The No. 1 question after you announce an engagement: When and where is the wedding? No. 2: How did you propose?
I put a considerable amount of thought into popping the question. I figured something romantic and private was appropriate. Of course, the Romeo in me planned to do with it flair.
One idea was to write a blog and propose at the end. I suddenly missed having a newspaper column. That would have been perfect, if not somewhat cliché. Another was to include the three kids, each with a sign that read “Will you marry me?”
Imagine my hesitation – about the timing, not the asking – when we were talking last Friday night and shared a wonderful unspoken moment. It hit me, as Shana looked at me, just how deeply in love I am with this amazing woman. It was her look, which said the same, that led to the moment …
I asked her to close her eyes, thinking it was the perfect time to act. I went to our closet, where I’d been hiding the ring, and told her to open her eyes when I returned.
“Is this what I think it is?” she asked.
“Yes, will you marry me?” I replied.
Ever the crier, she cried. After a few seconds to gather herself, she said yes.
Simple, yet perfect.
How we began ….
I could tell this story all day.
Shana and I met in 1990. She was a senior during my freshman year of high school. I knew she was A-list. She was an athlete, smart, on the drill team, gorgeous and hot. The kind of girl all the guys dream about. The kind a freshman has no shot at.
I often joke that she wouldn’t give me the time of day back then. I was pretty much a baby, all of 5-foot and 125 pounds. I was also painfully shy and she had an A-list boyfriend who had a bit of a jealousy issue.
In other words, Shana and I never said a word to each other. She did smile at me once, on my first day of high school, a reassuring one that she probably doesn’t remember. Otherwise, I admired her anonymously from afar.
All in the family …
It’s amazing how everything fits together in this world. How the smallest thing can be the glue. For us, the glue was her mother.
Shana’s mom was (still is) a high school English and journalism teacher. She’s also my mentor. Through the years, she’s been a constant, keeping track of what I’m up to. That proved essential in the 20 years my fiancée and I embarked on lives far apart, sometimes thousands of miles.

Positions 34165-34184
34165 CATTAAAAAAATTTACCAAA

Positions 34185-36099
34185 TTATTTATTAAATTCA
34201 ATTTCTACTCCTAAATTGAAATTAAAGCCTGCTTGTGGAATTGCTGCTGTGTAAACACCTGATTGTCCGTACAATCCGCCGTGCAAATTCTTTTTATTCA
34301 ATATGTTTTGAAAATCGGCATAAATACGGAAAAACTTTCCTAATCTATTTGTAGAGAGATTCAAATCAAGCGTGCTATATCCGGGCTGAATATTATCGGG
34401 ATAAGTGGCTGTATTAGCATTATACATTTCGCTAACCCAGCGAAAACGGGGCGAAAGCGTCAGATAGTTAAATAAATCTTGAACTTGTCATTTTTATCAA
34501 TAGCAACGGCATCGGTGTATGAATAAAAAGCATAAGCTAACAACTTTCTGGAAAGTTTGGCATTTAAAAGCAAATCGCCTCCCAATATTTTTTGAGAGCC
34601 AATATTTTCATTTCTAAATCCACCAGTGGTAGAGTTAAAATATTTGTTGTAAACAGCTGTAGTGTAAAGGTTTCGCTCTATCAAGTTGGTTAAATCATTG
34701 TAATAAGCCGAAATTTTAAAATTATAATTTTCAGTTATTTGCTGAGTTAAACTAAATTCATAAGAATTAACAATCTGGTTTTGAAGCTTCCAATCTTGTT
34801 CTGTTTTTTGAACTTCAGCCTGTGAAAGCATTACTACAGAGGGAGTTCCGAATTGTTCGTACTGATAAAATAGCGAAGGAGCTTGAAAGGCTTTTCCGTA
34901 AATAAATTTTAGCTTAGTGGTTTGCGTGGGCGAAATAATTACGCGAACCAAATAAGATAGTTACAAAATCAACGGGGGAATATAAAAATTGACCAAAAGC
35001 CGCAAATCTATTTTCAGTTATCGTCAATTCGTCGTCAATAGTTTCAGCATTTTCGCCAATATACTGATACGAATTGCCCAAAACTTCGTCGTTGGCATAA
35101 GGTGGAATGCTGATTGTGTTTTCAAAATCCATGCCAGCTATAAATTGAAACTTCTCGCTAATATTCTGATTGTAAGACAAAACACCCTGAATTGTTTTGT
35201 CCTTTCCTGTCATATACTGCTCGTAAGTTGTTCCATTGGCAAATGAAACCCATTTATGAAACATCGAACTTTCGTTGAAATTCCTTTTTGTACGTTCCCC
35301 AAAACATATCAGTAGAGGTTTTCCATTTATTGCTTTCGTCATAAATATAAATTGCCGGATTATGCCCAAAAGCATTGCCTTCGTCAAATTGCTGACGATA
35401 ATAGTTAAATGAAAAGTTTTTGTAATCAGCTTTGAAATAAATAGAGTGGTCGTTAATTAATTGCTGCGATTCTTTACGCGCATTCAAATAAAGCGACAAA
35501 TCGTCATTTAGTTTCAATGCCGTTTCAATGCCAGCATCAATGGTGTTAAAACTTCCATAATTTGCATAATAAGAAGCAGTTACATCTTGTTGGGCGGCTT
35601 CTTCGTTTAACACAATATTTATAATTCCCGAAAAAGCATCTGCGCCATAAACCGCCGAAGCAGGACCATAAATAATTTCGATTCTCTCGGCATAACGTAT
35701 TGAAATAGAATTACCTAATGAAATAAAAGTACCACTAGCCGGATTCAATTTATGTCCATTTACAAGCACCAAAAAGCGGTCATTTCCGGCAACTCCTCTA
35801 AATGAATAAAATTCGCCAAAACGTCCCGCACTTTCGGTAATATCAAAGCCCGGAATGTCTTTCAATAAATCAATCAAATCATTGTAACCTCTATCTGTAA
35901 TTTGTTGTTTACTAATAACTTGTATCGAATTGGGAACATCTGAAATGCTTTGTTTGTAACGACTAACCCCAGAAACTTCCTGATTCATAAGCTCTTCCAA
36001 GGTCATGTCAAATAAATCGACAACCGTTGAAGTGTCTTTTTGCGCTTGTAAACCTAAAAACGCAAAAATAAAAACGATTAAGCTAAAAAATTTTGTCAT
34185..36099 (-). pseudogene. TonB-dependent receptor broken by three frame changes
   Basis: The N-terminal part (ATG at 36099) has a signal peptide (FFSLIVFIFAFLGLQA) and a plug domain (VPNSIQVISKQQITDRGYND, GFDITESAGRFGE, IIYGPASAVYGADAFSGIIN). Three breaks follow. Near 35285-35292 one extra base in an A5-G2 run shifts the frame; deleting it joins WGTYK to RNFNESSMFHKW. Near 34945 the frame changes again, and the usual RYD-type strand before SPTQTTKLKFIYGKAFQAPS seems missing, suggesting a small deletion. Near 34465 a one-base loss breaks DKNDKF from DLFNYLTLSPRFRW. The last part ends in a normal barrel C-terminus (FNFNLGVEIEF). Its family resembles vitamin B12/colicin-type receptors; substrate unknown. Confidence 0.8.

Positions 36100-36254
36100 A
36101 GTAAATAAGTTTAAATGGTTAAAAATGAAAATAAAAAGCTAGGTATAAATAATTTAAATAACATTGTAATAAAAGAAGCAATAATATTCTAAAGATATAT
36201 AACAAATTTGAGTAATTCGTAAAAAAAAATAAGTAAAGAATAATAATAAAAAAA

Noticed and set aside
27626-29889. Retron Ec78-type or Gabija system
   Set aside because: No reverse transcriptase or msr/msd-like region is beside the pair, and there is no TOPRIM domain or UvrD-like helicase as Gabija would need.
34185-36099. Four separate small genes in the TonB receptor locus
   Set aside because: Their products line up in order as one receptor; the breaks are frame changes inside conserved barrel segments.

Unbeknownst to me, Shana’s mom talked about me often through the years. “Ernie’s running for school board. He won this writing award. He’s an assistant sports editor in Virginia.” Without those subtle, brief words, Shana has no clue who I am.
All these years later, it’s fascinating that even though I was her mom’s “star pupil” and her sister a fairly close friend (she was a sophomore my freshman year), we didn’t speak until 2010.
It’s also fascinating that a few words built the foundation of a wonderful love story.
Romantics have the memories of elephants. It’s one of our quirks. So it shouldn’t come as much of a surprise that I remember the day Shana accepted my friend request on Facebook. It was Jan. 4, 2009. She lived in Kansas City, Mo. I lived in Williamsburg, Va.
She did not accept the request immediately. It sat there for a few days. Ultimately, even though we still hadn’t said a word to one another, she accepted my request. Why? Because she felt like she knew me after conversations through the years with her mother. Thanks mom!
We didn’t start chatting until 18 months later, when I moved from Tulsa to Melvern to be closer to home. Jobless, I had plenty of time on my hands. If not for that, I may not have seen the post that kick-started this adventure.
She was considering whether to move with her kids to Overland Park, Kan., and asking for opinions from Facebook friends. Of course, I sent her a message telling her about my gamble to move home and how I felt taking risks was important in life. I also sent her the song “Live and Learn,” a Darius Rucker tune about taking risks.
Two years later, I live in the apartment she moved to.
Tying loose ends …
Though we exchanged messages on Facebook, we both were going through the motions of relationships that took months to end. We did speak briefly at a high school football game in September 2010, and I insisted on a hug (I am a hugger, but come on, I am a man).
Naturally, she gave me a hug that screamed “Come and get me.” Oblivious and, well, stupid, I did not hear said scream. And on we went for the next few months.
Finally, after exchanging text messages for hours on Christmas Eve, Shana had had enough of the subtle hints. On Jan. 4, 2011, two years after accepting my friend request, she texted: “I want to hang out. Beer and basketball Saturday.”
The rest is history …
I could fill hundreds of pages about the last 18 months. About how we were adamantly opposed to marriage (we both have bad marriages on the resume) at the beginning. About the tools she’s giving me to go from obese to strong and healthy. About her kids and how I love being a male role model.
Instead, I’ll just say everything happens for a reason. I’ve always believed in fate. That waned a bit after moving from Tulsa and because of relationships that didn’t work out. But I wouldn’t trade any of that now.
Who we are is what we’ve been through and how we’ve grown. I’m truly grateful to share my life with the woman I see as the most beautiful on the planet. That’s how it should be when you find the person you’re meant to be with.